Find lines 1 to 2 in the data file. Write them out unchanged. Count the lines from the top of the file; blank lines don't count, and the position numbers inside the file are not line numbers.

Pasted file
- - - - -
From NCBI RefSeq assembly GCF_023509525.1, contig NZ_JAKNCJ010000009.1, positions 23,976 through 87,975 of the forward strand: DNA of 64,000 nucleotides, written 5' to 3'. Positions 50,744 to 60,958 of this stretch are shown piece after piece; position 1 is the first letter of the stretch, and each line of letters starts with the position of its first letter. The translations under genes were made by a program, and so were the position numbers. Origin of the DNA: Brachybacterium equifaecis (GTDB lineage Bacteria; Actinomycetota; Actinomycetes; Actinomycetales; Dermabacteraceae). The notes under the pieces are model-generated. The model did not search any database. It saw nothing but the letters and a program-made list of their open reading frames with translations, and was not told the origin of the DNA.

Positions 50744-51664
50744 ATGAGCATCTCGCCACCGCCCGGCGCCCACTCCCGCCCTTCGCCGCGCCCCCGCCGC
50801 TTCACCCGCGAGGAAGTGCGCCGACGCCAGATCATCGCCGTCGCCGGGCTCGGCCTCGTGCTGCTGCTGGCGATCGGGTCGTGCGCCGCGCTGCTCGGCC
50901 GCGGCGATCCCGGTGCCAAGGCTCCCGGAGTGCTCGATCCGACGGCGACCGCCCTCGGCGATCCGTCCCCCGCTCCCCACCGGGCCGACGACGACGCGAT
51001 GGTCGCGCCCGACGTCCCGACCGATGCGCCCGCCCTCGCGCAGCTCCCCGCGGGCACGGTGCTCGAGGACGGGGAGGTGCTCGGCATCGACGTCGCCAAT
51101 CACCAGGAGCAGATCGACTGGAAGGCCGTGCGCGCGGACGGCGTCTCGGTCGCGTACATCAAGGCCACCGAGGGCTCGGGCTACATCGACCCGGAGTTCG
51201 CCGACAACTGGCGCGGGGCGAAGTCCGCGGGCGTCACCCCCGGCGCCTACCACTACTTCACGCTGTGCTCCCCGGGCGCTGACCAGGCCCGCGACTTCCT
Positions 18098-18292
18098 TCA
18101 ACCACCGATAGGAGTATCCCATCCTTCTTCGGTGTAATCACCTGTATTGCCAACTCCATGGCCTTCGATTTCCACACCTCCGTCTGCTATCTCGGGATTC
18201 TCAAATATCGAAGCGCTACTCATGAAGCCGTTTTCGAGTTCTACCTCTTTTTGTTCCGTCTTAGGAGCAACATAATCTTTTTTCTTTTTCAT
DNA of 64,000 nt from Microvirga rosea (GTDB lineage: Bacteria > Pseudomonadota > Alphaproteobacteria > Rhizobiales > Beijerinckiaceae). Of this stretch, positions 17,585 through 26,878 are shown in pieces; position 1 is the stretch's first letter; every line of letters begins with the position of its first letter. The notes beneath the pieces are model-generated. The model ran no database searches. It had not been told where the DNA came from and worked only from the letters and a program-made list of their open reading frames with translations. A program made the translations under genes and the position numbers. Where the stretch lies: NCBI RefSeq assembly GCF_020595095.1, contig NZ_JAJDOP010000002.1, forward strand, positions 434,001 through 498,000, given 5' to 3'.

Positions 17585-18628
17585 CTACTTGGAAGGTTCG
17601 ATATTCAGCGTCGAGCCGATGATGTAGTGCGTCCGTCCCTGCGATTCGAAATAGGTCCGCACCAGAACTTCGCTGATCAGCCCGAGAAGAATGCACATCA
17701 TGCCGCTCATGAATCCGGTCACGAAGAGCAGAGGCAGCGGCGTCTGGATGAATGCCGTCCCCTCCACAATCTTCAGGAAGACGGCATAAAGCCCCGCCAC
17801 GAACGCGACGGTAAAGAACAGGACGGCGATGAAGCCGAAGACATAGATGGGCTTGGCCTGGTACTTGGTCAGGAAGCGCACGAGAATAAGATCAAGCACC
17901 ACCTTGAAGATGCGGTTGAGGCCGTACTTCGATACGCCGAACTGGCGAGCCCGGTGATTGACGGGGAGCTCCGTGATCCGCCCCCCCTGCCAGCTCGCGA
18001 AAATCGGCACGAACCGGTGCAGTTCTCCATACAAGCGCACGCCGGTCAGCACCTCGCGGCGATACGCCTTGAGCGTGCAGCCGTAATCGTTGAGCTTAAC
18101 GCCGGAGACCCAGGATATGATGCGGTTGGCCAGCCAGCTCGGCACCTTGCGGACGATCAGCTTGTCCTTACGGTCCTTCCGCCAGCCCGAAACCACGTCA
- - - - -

From NCBI RefSeq assembly GCF_023509525.1, contig NZ_JAKNCJ010000009.1, positions 23,976 through 87,975 of the forward strand: DNA of 64,000 nucleotides, written 5' to 3'. Positions 50,744 to 60,958 of this stretch are shown piece after piece; position 1 is the first letter of the stretch, and each line of letters starts with the position of its first letter. The translations under genes were made by a program, and so were the position numbers. Origin of the DNA: Brachybacterium equifaecis (GTDB lineage Bacteria; Actinomycetota; Actinomycetes; Actinomycetales; Dermabacteraceae). The notes under the pieces are model-generated. The model did not search any database. It saw nothing but the letters and a program-made list of their open reading frames with translations, and was not told the origin of the DNA.

Positions 50744-51664